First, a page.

Education is one of the cornerstones of our mission here at the South East Rivers Trust. We recognise the vital role that the next generation can play in improving the health of our rivers for both people and wildlife. We have a range of initiatives that encourage young people to engage with their local river.
Project Kingfisher is our education programme for schools, designed to challenge children to learn more about their local river, its history, wildlife and the role we can all play in protecting rivers for the future.
The programme offers river introduction assemblies and outdoor sessions at a range of Southwest London sites. It operates on the River Wandle, the Hogsmill River and the Beverley Brook. These sessions give children first-hand experience of rivers and enables them to benefit from the expertise that we have as a Rivers Trust.
The resources on these pages were developed at the start of the Covid-19 crisis. They were designed as educational activities that can be carried out at home by 7-9 year olds with limited adult supervision. There are four series altogether: River Wildlife, River Features, Water Saving and Rainwater.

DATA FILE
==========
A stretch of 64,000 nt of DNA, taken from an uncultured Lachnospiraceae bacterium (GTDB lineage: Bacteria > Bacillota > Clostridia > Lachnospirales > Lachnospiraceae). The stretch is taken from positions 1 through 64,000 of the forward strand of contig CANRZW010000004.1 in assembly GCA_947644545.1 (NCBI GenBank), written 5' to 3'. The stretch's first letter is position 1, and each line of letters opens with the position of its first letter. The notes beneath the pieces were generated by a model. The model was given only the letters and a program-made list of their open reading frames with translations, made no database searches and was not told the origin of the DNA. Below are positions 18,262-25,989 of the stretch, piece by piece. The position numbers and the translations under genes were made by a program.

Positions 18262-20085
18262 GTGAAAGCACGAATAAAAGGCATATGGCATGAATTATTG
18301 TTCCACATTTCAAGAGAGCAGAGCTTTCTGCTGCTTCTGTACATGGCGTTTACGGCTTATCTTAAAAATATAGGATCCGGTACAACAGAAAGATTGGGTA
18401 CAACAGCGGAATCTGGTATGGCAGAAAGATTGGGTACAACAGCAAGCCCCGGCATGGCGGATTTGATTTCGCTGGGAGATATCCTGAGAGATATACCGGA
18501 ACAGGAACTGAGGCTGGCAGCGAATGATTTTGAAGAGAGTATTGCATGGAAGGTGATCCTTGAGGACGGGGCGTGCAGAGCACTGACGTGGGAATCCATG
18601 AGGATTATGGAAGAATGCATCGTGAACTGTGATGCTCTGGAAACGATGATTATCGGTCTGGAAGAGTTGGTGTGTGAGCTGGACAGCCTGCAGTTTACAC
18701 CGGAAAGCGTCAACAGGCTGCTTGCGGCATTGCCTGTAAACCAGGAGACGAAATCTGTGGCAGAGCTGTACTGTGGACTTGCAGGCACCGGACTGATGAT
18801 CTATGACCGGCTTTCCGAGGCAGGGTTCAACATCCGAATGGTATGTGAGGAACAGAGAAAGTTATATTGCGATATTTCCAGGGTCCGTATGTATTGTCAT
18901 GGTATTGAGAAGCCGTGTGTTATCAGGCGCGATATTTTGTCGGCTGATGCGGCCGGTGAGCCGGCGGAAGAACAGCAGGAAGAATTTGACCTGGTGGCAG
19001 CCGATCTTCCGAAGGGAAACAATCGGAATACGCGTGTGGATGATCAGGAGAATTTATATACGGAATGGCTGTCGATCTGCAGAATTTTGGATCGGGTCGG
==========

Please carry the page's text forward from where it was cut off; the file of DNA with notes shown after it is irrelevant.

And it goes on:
Each series includes a set of 6 related activities that aim to be fun as well as educational. There is a huge range of ideas here that use art, science, maths, writing, geography, IT and even dance to learn about rivers.
Any age can have a go – at home or at school!
Our Junior River Rangers programme includes ideas for fun things to do while visiting your local river. If children associate the river with enjoyable experiences they will start to value it and want to care for it. By completing 3 of these activities, children can become Junior River Rangers and will receive a badge and certificate .
The SuDS in Schools project aims to address the issues faced by rivers and the local community as a result of increased pressure on our drainage network. Building over our green spaces increases the amount of runoff flowing into the drains and into our rivers whenever it rains. This excess of surface water can result in flooding.
Schools have huge roof areas and large tarmac spaces. Greening the playgrounds can capture some of this runoff and provide a valuable lesson for the children involved in the project.